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Advisor to automotive competition team wins college award

Glenn Bower

Glenn R. Bower (10K JPG)

The teams

The UW-Madison Clean Snowmobile is taken out for a run at Tyrol Basin near Mount Horeb, Wisconsin.

The Clean Snowmobile Challenge is the newest collegiate design competition sponsored by the Society of Automotive Engineers (SAE). In it, teams re-engineer an existing snowmobile to reduce noise and emissions while maintaining or improving performance. In just its third year of existence, the UW-Madison Clean Snowmobile Team beat 17 others to win the 2004 national championship. Key to the students' success, says Bower, was their development of an innovative gas-electric engine — the first hybrid engine ever to appear in the challenge. In the 2005 competition, the team placed third overall while also earning an award for the lowest emissions.

Mini-Baja team 2002

The Society of Automotive Engineers' (SAE) longest running automotive competition, SAE Mini-Baja requires engineering students to design and build an off-road vehicle that will survive the punishment of rough terrain and water. Three regional competitions — called East, Midwest and West — are held each year. This year's West event featured a grueling 100-mile endurance race in the Arizona desert in honor of SAE's 100th anniversary. Out of more than 130 teams registered to compete, UW-Madison placed fourth overall and fourth in the endurance event. The team won national championships in 2000 and 2001.


Team Paradigm is the UW-Madison student group that builds hybrid electric vehicles. Since 1992 the team has competed in a series of multi-year competitions sponsored by the U.S. Department of Energy and others. In the FutureCar Challenge, which began in 1995, the team won two national championships with a redesigned car called the Aluminum Cow. In the five-year FutureTruck competition that followed, the team earned three consecutive national titles (2002-2004) with a hybrid Ford Explorer. The first year of the latest challenge, called Challenge X, focused on modeling and simulation. At the competition held this June, the students placed 10th. They now move to the next round, which involves modifying a 2005 Chevrolet Equinox. In preparation, this year the team renovated a General Motors EV1 — the first true electric vehicle ever built by a manufacturer.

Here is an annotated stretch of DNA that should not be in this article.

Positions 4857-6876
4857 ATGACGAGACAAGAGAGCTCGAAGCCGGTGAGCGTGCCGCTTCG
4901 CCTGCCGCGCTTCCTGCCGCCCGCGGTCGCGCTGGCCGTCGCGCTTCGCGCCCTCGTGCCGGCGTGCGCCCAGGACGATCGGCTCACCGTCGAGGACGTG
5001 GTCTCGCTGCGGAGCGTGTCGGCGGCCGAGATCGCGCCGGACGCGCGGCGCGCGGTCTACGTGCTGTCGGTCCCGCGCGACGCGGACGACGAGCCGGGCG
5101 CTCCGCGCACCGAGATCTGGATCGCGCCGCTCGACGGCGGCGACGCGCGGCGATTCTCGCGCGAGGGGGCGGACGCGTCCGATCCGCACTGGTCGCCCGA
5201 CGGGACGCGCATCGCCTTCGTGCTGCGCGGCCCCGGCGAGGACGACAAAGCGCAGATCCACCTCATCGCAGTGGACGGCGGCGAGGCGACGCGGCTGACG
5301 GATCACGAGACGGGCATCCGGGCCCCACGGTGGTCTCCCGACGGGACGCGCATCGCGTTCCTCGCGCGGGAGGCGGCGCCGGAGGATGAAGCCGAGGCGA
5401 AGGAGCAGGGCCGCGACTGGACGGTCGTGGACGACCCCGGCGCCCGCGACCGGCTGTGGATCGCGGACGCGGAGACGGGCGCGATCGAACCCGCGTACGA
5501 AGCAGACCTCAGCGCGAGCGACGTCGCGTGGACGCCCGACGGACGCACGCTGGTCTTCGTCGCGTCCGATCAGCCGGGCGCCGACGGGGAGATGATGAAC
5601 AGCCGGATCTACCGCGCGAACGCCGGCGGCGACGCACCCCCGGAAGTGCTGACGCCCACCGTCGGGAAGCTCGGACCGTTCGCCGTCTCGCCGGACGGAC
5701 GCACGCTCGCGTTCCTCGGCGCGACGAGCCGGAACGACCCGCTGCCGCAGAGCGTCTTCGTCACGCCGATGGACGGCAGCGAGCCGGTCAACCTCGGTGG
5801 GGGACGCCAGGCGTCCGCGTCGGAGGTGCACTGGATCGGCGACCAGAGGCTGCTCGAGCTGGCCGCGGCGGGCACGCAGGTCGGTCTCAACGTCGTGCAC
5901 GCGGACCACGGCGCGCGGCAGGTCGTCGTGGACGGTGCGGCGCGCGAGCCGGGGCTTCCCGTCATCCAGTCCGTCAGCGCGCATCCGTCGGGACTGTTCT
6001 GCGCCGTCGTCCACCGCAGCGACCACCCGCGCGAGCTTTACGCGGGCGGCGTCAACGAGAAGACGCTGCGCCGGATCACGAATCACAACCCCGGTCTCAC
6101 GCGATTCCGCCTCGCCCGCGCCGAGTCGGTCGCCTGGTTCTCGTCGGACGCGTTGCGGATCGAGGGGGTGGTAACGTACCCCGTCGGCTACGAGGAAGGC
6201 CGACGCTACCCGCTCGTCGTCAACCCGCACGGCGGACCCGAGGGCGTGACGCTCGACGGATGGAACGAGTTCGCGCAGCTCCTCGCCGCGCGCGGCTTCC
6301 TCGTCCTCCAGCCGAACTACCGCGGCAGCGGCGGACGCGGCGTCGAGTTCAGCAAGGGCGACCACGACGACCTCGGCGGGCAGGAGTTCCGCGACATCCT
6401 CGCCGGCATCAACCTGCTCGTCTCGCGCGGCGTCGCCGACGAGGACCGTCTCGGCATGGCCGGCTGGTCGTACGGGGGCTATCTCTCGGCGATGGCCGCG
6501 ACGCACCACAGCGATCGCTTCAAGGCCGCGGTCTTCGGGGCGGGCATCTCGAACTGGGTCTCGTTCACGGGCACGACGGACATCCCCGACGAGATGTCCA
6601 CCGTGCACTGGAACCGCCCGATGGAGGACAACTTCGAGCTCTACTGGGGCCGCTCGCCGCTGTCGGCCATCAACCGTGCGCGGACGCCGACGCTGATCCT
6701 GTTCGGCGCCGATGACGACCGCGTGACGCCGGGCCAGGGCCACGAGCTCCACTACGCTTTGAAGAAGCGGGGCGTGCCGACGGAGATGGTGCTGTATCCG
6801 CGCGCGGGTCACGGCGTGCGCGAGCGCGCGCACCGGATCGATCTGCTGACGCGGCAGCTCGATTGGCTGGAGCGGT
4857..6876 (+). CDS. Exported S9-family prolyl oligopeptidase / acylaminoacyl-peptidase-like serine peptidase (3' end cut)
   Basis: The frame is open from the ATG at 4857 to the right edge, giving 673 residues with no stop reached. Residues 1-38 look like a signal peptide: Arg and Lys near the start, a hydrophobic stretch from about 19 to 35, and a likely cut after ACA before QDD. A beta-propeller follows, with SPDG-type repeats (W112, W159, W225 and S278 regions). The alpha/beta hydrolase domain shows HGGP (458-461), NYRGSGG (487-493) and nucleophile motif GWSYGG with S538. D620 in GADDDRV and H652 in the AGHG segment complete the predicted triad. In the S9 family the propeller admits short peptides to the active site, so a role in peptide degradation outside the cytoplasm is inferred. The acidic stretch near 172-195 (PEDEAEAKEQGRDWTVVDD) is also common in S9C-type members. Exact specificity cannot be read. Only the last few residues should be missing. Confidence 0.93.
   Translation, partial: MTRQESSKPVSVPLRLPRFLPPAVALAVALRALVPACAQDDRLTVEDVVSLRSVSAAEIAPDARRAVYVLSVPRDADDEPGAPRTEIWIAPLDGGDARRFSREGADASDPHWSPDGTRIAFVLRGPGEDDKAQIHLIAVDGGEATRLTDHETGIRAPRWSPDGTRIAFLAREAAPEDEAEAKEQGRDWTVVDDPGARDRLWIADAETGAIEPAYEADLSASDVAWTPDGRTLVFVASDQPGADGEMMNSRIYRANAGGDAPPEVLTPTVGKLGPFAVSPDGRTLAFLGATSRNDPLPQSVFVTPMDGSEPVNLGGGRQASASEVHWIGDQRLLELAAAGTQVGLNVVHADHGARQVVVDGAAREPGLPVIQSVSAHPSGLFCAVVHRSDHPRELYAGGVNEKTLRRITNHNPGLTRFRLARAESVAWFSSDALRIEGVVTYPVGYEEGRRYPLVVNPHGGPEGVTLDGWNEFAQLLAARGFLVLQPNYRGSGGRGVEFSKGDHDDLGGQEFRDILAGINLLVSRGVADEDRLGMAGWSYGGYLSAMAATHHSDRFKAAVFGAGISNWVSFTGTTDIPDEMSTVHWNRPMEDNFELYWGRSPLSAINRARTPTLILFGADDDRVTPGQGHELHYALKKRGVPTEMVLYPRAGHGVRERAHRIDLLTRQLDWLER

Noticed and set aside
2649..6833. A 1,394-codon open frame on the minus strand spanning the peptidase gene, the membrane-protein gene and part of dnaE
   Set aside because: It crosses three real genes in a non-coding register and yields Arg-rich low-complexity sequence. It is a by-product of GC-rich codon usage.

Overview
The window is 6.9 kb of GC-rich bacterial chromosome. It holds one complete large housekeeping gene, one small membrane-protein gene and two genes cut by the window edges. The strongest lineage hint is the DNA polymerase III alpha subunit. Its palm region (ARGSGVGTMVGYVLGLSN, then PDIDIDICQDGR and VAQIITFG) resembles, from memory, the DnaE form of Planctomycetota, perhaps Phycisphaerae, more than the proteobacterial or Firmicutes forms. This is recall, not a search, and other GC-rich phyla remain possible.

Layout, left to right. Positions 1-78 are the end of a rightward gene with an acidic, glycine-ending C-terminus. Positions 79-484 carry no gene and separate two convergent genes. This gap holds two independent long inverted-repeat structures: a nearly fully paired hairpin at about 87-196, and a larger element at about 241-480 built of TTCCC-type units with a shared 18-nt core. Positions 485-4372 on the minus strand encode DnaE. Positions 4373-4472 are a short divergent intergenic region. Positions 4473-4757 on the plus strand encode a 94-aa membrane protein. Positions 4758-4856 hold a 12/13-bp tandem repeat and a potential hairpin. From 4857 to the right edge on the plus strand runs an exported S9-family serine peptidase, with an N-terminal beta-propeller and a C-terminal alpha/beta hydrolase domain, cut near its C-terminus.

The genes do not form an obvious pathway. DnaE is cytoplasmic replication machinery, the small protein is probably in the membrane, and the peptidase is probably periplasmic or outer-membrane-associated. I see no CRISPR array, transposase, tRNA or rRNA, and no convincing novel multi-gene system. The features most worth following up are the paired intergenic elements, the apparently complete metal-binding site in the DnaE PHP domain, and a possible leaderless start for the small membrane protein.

Formula SAE car

The Formula SAE competition tasks engineering students with designing, building, marketing and racing a small, formula-style racing vehicle. An annual competition is held each year in which approximately 120 teams from colleges and universities throughout the world participate. The UW-Madison Formula Team consistently places in the top 10 in competition, with second place finishes in 2000 and 2002. At this year's competition in Pontiac, Michigan, the team took third place.

Faculty Associate Glenn Bower has received the 2005 Bollinger Academic Staff Distinguished Achievement Award from the College of Engineering. As advisor to COE's many automotive competition teams, Bower has taught thousands of students the concrete skills of machining and welding, as well as the value of leadership and teamwork. Due to his own exceptional leadership and dedication, Bower's student teams have won nine national titles since 1996.

Within the limited time frame of the academic year, Bower guides 150 to 200 students in designing, building and testing vehicles. The year culminates in a series of national competitions where teams present the specifications of their vehicles and drive them in a series of road tests. In preparation, Bower spends countless hours in the garage teaching students at all levels not only the technical aspects of building a vehicle, but also the purpose of each component and its place in the overall configuration. The training students receive is so thorough that those hired by automotive companies after graduation can often skip the industry's usual two-year orientation. In fact, companies have begun recruiting top students directly from his program, Bower says; Polaris, for example, has hired four students from his Mini-Baja team alone.

Under Bower's mentorship, teams also become tight-knit families in which members learn to trust and help one another, exchange ideas respectfully, make savvy real-world decisions, and remain poised under pressure. One of his proudest moments as an advisor came at the 2004 FutureTruck competition when his students — after careful planning and delegation of tasks — coolly and competently fixed a seemingly insurmountable problem with their vehicle's steering system. After reassembling their truck just 30 minutes before the last day of competition began, they went on to win their third consecutive championship.


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Date last modified: Monday, 11-Jul-2005 16:09:31 CDT
Date created: 11-Jul-2005

Copyright 2005 The Board of Regents of the University of Wisconsin System

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